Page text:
Sustainability at St Edmund Hall
St Edmund Hall is committed to being recognised as one of the greenest and most environmentally sustainable colleges in Oxford. Our Sustainability Sub-Committee has been working with our 900 students and staff over the past 18 months to greatly reduce our impact on the natural environment, manage resources that we impact in a sustainable way, and conserve and enhance biodiversity across all our sites. We outline below the work we have undertaken to create a baseline of data against which we can now track our progress, set meaningful sustainability targets and record activities and successes that we have achieved to date.
This page was last updated on Thursday 19 November 2021, 14:05
The following response was sent to CLOC by the Conference of Colleges on 14 November 2021:
Oxford Colleges are committed to taking urgent action to combat the climate crisis. We believe that our response is best and strongest when we pool our expertise. We don’t consider that a competitive league table of the sort you propose is a useful tool, or that it provides information that can be relied on. We don’t agree with your methodology. Your assessment of the policies and practices of individual colleges is both inaccurate and incomplete, so that the “scores” you have allocated to colleges are wholly misleading. In any event, individual colleges are not comparable, given the great variety of their resources and buildings. Overall, we consider that your league table gives rise to the risk of box-ticking rather than genuinely effective action.
Oxford Colleges are engaging closely with the University, with experts in the field, and with their undergraduate and graduate communities to set policies on sustainability, including through our Sustainability Working Group. The Group’s current efforts are focussed on agreeing a common way to measure and report on our energy and water use and our biodiversity, and we plan to report on these using an agreed common approach early next year. Meanwhile, there is information about what we have already done in our report from last May, at Sustainability work group report_Existing intiatives_May2021.pdf (ox.ac.uk) and on the University’s policy, at Environmental Sustainability Strategy | Sustainability (ox.ac.uk)
The below data summarises St Edmund Hall’s energy and commodity consumption across all College owned sites over the past three years.
Please note that College was only minimally populated from end of March 2020 to end Sept 2020 due to the nationwide lockdown, which led to a significant reduction in the need for heating on site.
The Hall also has a publicly available Utility Readings Dashboard website where further data can be viewed.
Our CO2e Emissions
CO2e, or carbon dioxide equivalent, is a standard unit for measuring carbon footprints. The idea is to express the impact of each different greenhouse gas in terms of the amount of CO2 that would create the same amount of warming (Global Warming Potential, GWP). The lower the CO2e, the lower the impact the activity has on the environment.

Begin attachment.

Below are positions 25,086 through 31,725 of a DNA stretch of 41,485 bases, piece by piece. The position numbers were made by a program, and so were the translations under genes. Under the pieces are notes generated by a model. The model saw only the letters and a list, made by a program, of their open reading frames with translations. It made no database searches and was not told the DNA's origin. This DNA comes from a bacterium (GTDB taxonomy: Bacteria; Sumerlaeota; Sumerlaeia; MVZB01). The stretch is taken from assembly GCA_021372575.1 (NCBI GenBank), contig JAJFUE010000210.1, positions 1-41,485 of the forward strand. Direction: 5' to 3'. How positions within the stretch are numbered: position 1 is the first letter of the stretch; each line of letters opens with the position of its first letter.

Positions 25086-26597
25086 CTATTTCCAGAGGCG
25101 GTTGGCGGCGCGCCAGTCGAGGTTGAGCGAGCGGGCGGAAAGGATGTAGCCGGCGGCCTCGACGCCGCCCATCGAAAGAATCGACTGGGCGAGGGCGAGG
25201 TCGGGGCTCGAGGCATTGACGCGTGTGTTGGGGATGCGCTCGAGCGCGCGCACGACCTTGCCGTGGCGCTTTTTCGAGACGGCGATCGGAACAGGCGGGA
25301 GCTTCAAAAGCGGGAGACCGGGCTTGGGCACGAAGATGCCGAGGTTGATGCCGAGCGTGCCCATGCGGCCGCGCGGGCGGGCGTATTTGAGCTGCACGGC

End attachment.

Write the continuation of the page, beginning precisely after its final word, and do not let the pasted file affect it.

‘Year’ in the table below refers to the academic year (1 October – 30 September).
The College’s refuse company has only recently started providing data on the weight of waste and the split between categories of waste, so the data below represent the period 1 April 2021 to 30 September 2021. Data will be collected and presented on an annual basis in the future. All food waste is sent to a local biodigester.
Other Commodity Use
The College is monitoring some key commodities to evaluate progress towards becoming one of the greenest colleges in Oxford. Gas and electricity usage data are available from the start of our monitoring period in 2018-19. Water usage data have only become available since 2019-20. The use of single use plastic bottles and drinks in aluminium cans has been reduced in the past three years and they are no longer used in College.
|Year||Electricity (kWh)||Gas (m3)||Water (m3)||Plastic Bottle/Aluminium Use (items)|
Our Sustainable Aims
Over the past year we have been devising St Edmund Hall’s Sustainability Strategy, which will be published by the end of 2021. Below is a summary of our key strategic aims.
We aim to greatly reduce our energy use through upgraded heating and lighting systems, improved building insulation and a move towards more self-generated energy so that by 2030 we become as close as possible to net zero energy.
We aim to reduce the amount of waste (food, plastics, paper, water, green waste, electrical items, and white goods), including the elimination of single-use plastics, and a move to a paperless system where possible.
We aim to reduce the amount of water usage through improved water management, installing waterless systems and the recycling of water where possible.
Greenness & Biodiversity
We will increase the greenness and overall biodiversity of College sites, through measures including green walls and rooftop gardens, pollination friendly planting and tree planting, in order to achieve net biodiversity gain.
We aim to greatly reduce our carbon footprint associated with transport to and from College (both locally and internationally), including use of electric vehicles and enhanced support for using sustainable transport options and carbon offsets.
Climate Conscious Investment and ESG Principles
The College’s investments are made according to Martin School Principles and with regard to strict environmental, social and governance (ESG) policies. The Hall’s ‘St Edmund Hall Endowment – Investment Policy‘ is available to read on our website. This policy outlines our ESG Investment criteria.